PH seeks China financing for $1.9B worth of infra projects
The Philippines has pitched to China four more big-ticket infrastructure projects worth $1.9 billion for financing, to add to the $4.6 billion worth of projects currently being implemented by the government.
Finance Undersecretary Mark Dennis Joven said the Export-Import Bank of China (China Eximbank) was currently evaluating possible commercial loans for the following projects: Davao-Samal bridge, Mindanao flood control, Subic-Clark railway, and three bridges in Metro Manila.
Joven said that last year, $620 million worth of official development assistance (ODA) loans and grants from China were disbursed out of the $4.6 billion in existing projects, which were undergoing procurement.
Among the projects financed by China were bridges crossing Pasig River being built by the Department of Public Works and Highways (DPWH); the Department of the Interior and Local Government’s (DILG) Safe Philippines phase one; Metropolitan Waterworks and Sewerage System’s (MWSS) New Centennial Water Source-Kaliwa Dam; and the National Irrigation Administration’s (NIA) Chico River Pump Irrigation project.
Asked if the Department of Finance (DOF) was satisfied with the pace of these projects’ implementation and the amount of ODA extended by China to the Philippines, Finance Secretary Carlos Dominguez III said: “The Chinese projects, once they get approved, get implemented rather quickly.”
“You can see it in the [Pasig River] bridges and others. We are happy with them, because they are according to terms that are beneficial to us. We pay a very good interest rate, the terms are good, and the projects are okay,” Dominguez said.
The Finance chief said the perception that implementation of Chinese-financed projects had been slow came on the back of a mismatch from the recent “massive” deals with China and bureaucratic red tape. “We did encounter some difficulties in getting approvals and basically understanding each other,” he admitted.
But Dominguez said the amounts of ODAs from China and Japan could not be compared “because we’ve been dealing with the Japanese far, far longer than the Chinese.”
This month, Joven reported that Japan’s ODA to the Philippines from 2001 to 2020 reached $14.14 billion or 72 percent of the bilateral loan portfolio totaling $19.66 billion during the past two decades.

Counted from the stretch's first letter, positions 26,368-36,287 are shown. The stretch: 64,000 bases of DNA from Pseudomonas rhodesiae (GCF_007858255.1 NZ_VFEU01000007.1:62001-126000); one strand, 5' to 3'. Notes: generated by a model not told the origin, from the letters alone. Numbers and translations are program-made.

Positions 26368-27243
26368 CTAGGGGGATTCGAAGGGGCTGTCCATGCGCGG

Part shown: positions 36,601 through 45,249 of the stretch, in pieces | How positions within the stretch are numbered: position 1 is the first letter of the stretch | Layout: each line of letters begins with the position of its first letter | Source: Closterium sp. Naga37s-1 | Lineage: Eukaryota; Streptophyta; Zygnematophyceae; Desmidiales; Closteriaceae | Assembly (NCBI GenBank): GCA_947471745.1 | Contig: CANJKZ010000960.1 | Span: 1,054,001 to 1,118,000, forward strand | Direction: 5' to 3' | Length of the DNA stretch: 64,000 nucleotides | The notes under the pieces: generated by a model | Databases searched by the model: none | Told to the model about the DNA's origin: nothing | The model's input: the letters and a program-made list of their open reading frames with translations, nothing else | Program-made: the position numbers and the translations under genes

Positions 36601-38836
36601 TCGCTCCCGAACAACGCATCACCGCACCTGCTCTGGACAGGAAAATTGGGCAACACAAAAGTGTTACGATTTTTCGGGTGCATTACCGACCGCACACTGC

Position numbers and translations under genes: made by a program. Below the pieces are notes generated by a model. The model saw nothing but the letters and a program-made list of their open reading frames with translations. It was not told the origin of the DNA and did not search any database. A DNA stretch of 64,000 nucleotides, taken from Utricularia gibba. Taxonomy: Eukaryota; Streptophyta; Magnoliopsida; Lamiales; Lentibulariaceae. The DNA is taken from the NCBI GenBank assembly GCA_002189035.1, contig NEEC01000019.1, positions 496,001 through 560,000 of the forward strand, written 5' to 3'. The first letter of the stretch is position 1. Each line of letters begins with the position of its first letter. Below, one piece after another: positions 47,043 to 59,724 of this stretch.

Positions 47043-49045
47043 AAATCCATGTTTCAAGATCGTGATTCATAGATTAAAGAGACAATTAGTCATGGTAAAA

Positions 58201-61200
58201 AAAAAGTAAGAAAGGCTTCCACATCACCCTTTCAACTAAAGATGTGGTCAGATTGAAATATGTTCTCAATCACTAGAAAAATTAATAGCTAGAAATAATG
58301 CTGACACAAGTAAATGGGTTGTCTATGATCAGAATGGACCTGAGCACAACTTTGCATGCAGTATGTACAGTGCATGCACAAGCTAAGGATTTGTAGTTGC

Meanwhile, Chinese ODA in the last 20 years amounted to only $1.19 billion or 6 percent of total.
“With the Japanese, our ODA goes back to the 1950s when there were reparations” post-war, Dominguez noted.
Dominguez said the more than P7 billion in projects which China was financing were “quite deep into the [implementation] process already.”
Joven also pointed out all Chinese loans and grants for the Philippines were project-based, unlike Japanese ODA which also included budgetary support or program-based facilities.
As such, unlike quick-disbursing budget-support and program loans, the project loans extended by China can only be disbursed upon the start of implementation, Joven explained.
“With Chinese loans, we start with procurement, before loan contracting, and before loan disbursement. It’s the other way around with Japanese loans — we start with financing before procurement and implementation,” Joven said.
The different processes in securing Chinese and Japanese financing meant it took a longer time to contract loans with China, Joven added.
But Joven and Dominguez said the process of securing Chinese financing also meant there were safeguards for both the governments of the Philippines and China.
“The advantage is, basically you have better control over the procurement process. We don’t want to cut corners in the procurement of Chinese-funded projects. Hence, we need to start with procurement, and when it’s OK, then we go to financing. So it gives us two levels of protection,” Joven said.
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